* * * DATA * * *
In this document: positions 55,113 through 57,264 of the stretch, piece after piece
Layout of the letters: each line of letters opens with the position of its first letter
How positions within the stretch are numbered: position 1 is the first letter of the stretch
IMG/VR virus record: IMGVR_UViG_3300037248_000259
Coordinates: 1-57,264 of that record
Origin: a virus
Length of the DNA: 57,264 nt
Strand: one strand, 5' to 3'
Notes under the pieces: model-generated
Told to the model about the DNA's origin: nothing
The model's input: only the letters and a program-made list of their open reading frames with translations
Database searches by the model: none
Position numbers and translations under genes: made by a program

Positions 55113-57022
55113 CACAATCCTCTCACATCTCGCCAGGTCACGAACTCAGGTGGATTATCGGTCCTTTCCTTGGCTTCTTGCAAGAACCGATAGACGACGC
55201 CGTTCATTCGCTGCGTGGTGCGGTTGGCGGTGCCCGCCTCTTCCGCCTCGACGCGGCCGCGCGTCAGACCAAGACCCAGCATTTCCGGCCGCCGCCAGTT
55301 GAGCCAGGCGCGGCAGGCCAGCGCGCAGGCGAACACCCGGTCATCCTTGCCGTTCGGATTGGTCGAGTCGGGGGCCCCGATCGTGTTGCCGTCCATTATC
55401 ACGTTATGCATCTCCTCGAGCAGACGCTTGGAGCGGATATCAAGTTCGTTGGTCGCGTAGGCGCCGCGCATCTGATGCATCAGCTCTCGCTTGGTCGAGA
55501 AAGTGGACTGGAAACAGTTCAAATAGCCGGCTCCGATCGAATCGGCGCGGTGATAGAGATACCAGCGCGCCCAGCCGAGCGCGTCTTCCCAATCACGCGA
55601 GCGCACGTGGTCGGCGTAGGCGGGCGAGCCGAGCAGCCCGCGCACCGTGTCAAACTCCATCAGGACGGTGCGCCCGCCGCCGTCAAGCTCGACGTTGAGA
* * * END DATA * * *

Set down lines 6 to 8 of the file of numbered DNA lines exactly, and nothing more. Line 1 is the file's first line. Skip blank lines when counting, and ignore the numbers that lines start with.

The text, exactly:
Origin: a virus
Length of the DNA: 57,264 nt
Strand: one strand, 5' to 3'